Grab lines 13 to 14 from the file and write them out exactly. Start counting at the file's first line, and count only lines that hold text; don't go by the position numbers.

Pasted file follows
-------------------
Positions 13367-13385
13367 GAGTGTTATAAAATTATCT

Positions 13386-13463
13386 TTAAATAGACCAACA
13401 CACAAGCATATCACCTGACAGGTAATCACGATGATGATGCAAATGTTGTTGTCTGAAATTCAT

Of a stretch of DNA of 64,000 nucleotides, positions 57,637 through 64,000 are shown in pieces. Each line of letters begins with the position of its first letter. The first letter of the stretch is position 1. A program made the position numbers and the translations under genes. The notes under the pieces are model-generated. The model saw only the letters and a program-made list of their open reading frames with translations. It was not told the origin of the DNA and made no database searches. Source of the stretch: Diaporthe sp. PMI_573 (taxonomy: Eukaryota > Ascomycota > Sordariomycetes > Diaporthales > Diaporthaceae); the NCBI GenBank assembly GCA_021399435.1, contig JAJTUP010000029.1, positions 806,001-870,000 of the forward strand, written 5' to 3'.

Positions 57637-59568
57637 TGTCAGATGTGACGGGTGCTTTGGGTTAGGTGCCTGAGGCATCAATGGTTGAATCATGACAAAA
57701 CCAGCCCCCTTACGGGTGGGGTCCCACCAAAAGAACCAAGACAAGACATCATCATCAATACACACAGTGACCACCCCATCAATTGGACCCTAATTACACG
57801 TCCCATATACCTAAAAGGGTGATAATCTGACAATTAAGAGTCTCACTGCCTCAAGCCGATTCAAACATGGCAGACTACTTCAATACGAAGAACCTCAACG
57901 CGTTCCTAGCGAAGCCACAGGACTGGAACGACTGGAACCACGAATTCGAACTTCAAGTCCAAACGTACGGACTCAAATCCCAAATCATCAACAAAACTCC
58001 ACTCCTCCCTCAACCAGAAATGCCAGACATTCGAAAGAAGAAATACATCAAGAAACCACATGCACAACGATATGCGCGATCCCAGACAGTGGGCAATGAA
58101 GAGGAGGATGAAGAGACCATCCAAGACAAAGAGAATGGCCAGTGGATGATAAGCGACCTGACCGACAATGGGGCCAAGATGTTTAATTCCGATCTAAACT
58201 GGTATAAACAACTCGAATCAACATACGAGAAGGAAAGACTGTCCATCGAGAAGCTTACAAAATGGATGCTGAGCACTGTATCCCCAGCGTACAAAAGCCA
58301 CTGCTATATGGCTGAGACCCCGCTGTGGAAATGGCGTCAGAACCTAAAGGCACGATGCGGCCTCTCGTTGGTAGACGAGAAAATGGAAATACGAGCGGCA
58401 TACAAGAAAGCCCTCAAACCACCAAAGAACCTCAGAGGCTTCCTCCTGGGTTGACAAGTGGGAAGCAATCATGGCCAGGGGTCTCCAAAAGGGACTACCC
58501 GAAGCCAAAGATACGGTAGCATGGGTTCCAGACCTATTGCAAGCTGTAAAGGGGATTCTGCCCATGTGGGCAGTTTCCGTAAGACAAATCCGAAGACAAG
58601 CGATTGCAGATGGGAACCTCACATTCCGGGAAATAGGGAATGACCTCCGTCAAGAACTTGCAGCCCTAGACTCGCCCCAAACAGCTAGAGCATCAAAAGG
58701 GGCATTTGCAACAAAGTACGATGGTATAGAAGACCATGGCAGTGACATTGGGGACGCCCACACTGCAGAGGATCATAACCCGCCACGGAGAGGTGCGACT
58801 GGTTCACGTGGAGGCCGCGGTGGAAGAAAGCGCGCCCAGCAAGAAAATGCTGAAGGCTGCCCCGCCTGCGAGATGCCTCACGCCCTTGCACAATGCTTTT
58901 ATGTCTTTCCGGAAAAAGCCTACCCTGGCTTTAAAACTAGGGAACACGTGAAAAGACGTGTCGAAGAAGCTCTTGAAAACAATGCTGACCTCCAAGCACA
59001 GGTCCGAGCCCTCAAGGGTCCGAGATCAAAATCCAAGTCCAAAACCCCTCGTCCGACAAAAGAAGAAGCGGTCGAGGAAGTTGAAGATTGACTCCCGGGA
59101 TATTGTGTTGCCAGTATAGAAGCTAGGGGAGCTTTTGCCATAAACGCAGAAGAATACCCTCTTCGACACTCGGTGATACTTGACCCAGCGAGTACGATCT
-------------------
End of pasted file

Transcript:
58101 GAGGAGGATGAAGAGACCATCCAAGACAAAGAGAATGGCCAGTGGATGATAAGCGACCTGACCGACAATGGGGCCAAGATGTTTAATTCCGATCTAAACT
58201 GGTATAAACAACTCGAATCAACATACGAGAAGGAAAGACTGTCCATCGAGAAGCTTACAAAATGGATGCTGAGCACTGTATCCCCAGCGTACAAAAGCCA